Downtown Kent’s Pufferbelly makes its last sale


Bidders gather in downtown Kent’s Pufferbelly LTD Restaurant on Franklin Avenue for an auction of more than 160 items of varying historical significance to the now-closed establishment on Wednesday, Jan. 4, 2016. 

Jenna Kuczkowski

The Pufferbelly LTD Restaurant in downtown Kent was packed with people one last time on Wednesday, as nearly all of its contents were auctioned off to the public.

After being open for 35 years, Kevin Long, owner of the Franklin Avenue-located restaurant, decided it was time to close up shop and retire from the restaurant business. The restaurant’s last day in service was this past New Year’s Eve.

“I haven’t made a decision yet on what my next move is going to be,” Long said. “Right now, I’m just focused on getting everything settled here with paperwork and such.”

The auction consisted of over 160 lots of goods and included everything hanging on the walls to even the booths. Among the items were antiques, collectables, railroad items, kitchen equipment, and Pufferbelly memorabilia.

“The only thing(s) I’m keeping from the restaurant (are) three pictures from the walls and lots of good memories,” Long said. “For me, if I can’t put it up somewhere I can see it, there’s no point in keeping it just to store it away somewhere.”

Just over 200 bidders registered to participate in the auction and gathered the standing room only, dining area of the Pufferbelly.

Two women in particular drove all the way from Detroit, Michigan, to attend the auction: Kate Burt-Wilson and Peggy King-Scully, members of the Louisa St. Clair Chapter of Daughters of the American Revolution.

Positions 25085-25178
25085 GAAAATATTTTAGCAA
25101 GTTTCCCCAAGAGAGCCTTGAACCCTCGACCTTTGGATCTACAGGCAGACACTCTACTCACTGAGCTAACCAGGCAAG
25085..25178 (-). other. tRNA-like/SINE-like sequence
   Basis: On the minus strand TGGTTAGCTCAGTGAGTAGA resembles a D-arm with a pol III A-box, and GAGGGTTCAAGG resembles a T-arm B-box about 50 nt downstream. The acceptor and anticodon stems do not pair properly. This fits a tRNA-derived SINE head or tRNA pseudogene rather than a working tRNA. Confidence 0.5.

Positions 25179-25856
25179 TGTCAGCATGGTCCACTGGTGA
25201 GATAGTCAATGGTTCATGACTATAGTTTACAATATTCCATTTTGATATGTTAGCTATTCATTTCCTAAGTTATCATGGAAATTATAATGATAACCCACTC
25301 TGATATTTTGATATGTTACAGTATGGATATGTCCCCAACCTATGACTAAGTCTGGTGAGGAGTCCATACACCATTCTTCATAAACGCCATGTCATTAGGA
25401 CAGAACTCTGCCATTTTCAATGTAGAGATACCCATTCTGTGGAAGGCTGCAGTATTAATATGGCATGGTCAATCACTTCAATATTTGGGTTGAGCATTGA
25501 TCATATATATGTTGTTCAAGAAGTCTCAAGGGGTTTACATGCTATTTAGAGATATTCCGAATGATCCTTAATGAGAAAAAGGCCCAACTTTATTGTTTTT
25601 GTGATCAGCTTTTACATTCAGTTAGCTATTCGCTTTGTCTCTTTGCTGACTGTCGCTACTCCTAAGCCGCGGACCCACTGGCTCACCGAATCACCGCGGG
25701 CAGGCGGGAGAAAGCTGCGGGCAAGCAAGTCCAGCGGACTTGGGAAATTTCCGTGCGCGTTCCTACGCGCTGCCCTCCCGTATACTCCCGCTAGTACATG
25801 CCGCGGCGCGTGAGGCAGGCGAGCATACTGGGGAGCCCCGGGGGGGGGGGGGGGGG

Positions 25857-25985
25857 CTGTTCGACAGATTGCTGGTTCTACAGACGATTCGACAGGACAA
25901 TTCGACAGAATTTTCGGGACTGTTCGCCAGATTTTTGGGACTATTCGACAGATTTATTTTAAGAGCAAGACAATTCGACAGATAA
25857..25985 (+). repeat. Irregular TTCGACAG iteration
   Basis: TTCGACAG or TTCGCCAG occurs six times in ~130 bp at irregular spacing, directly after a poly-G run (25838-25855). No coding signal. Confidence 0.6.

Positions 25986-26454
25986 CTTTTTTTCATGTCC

“We drove three hours to get here just to bid on one sign,” King-Scully said. “There’s a Louisa St. Clair Chapter sign hanging above the kitchen door here and we came to buy it to bring back to our chapter in Michigan.”

While both women had theories of how the sign ended up in the Pufferbelly restaurant, neither were quite sure of the history behind it. However, they were excited to take a piece of history home to their chapter where it belonged.

Another pair of bidders at the auction made off with a vintage fireman’s helmet that had been displayed in the building.

Hannah Cassetty and Jake Miterko of South Euclid came to the auction just for fun, but ended up bidding on and winning the fireman’s hat.

“I really love antiques and my parents had always talked about how much they liked Pufferbelly, so when I saw the auction was happening here, I thought ‘Why not,’” Miterko said. “I really didn’t expect to buy anything, but I’m very happy with the fireman’s hat.

The Pufferbelly restaurant was initially a railroad station built in 1875. After the station closed in 1970, it re-opened as the Pufferbelly in 1981.

The Erie Depot building, as it’s called, is now owned by the Kent Historical Society. With the restaurant space now empty, a new venue will be opened in the near future.

Mike Awad, owner of Kent’s Main Street Continental Grill, Laziza and the newly-opened Franklin Hotel Bar, plans on turning the empty building into an Italian restaurant.

“In this business, I wish everyone the best — even my competitors,” Long said. “So I wish the best to whoever comes in here next and really hope they do well.”

Long officially loses ownership of the restaurant on Sunday. He said among the things he’lls miss about the restaurant, the guests and his employees will be missed the most.

“I see some customers who come in each and every day, and you really get to know them,” Long said.  “On top of that I’ve spent years working with some of these employees. And when you’re here 24/7 like me, you get to see the good, bad, and the ugly. I know everyone (in the business) says this, but we really became a family here.”

Jenna Kuczkowski is the general assignment editor, contact her at [email protected].